Gestalt is a psychology term which means “unified whole”. It refers to theories of visual perception developed by German psychologists in the 1920s. These theories attempt to describe how people tend to organize visual elements into groups or unified wholes when certain principles are applied
Our most recent project was a narrative based game in a 2D rpg/adventure format. Many of the assets and aesthetic choices use examples of gestalt theory to help the player to understand the environment and game mechanics subconsciously. This goes well beyond the UI design and is ingrained in various elements of the level design including the placement of props and the aesthetic variation of game tiles.
One of the core mechanics of the game is the use of doors. The player uses these doors through out the entire experience therefore a consistent functionality needs to be obvious to the player. This was achieved by maintaining the pale blue colour and style of the doors regardless of the room and placement. This use of uniform connectedness (or similarity) ensures that a door is always recognizable as a door, which was fairly important for a game with a play time of only a couple minutes.
On the flip side of this the functionality of doors was not consistent through out the game. Some doors are locked and not usable to prevent the player from getting lost or distracted from the narrative. On top of this some doors would have a destination door that was a logically impossible to push the emotional drama of the narrative as well as route the player exactly to where we wanted them to be after certain events. The issue here is that doors did not visibly change to represent these alternate states which caused a small distraction to some players who felt the need to test every door, just in case, and the illogical door was more difficult to understand as a result. To amend this a simple pallet swap could have been used for doors that had swapped to an alternate destination to reduce confusion.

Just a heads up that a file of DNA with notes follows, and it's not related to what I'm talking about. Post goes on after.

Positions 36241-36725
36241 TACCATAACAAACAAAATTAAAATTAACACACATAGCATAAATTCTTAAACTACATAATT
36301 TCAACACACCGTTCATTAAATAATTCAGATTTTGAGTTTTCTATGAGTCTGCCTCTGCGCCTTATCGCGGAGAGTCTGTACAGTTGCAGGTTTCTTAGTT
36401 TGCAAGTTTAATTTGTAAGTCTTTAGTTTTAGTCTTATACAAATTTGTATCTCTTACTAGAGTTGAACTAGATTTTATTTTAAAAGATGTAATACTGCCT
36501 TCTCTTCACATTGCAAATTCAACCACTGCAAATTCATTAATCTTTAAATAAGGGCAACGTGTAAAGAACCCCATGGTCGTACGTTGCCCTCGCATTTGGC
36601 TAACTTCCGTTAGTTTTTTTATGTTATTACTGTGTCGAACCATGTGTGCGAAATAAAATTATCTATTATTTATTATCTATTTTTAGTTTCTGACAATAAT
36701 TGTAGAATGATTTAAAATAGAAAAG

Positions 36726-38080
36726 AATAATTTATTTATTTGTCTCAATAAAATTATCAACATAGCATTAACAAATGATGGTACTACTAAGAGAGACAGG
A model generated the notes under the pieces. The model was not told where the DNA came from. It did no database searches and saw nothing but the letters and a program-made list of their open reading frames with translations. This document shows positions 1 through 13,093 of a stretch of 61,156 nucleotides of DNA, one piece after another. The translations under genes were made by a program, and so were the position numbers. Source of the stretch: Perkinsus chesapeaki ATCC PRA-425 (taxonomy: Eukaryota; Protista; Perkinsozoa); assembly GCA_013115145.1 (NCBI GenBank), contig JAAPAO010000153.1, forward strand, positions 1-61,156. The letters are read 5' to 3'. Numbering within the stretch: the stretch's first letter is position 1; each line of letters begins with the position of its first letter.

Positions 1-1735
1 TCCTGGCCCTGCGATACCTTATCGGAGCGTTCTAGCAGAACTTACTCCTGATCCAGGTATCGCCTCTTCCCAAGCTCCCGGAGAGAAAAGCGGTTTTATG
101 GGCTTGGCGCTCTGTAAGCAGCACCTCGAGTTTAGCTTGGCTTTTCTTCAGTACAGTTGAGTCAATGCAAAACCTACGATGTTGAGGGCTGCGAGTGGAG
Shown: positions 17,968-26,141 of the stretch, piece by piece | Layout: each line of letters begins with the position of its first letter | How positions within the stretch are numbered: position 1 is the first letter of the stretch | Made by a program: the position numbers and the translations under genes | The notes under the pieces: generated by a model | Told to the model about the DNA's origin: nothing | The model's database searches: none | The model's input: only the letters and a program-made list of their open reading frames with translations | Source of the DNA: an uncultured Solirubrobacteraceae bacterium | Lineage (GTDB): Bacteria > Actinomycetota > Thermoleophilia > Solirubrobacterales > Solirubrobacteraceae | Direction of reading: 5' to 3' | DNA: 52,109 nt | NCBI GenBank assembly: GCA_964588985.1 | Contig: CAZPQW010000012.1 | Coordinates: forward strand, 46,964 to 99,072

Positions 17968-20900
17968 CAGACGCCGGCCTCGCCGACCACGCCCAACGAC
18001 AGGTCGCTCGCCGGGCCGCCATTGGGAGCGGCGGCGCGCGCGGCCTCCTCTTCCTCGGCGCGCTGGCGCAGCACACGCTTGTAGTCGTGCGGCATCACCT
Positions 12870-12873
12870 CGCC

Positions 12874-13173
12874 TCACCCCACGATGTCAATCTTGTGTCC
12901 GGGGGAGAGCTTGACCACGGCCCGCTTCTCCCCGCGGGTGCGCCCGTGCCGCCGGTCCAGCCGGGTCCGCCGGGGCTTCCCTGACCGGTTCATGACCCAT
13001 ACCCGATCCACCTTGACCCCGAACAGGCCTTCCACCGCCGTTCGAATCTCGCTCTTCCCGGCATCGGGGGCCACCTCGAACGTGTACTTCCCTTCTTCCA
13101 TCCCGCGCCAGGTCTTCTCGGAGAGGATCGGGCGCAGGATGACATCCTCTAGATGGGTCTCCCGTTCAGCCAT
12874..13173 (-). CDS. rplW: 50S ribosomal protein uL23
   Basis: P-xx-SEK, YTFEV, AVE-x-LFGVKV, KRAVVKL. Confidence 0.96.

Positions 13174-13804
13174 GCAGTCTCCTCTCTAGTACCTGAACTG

Another mechanic that utilized Similarity to clarify meaning to the player where the interactive objects scattered through out the level. Interactive objects make a dialogue box popup and give the player a narrative dump. As these objects were in the form of props such as picture frames, the fridge the initial concern was that the player wouldn’t even know to interact with these objects. As each one would be a vastly different prop with vastly different silhouettes we added a pulsing fade effect to the sprite of all objects that would deactivate after the first time a player interacted with the object.
This helped the player to determine what objects would provide narrative text and when they were done with a room. This was also crucial as certain interactive objects needed to be activated to change door destinations and progress through the game.
The animations used in this project are an example of the Closure element of gestalt. Keeping a reasonable time-frame for asset creation as well as maintaining the aesthetic of an old Nintendo adventure game, pushed us to opt for a walk cycle that used very few key frames to represent motion.The cycle alternates between a neutral standing pose and a left and right step pose while the player is moving in a cardinal direction. Only the end of the arm swings and full steps associated with walking are shown in the animation, however the movement that would be in between is implied and understood by the players ability to connect each frame as continuous movement.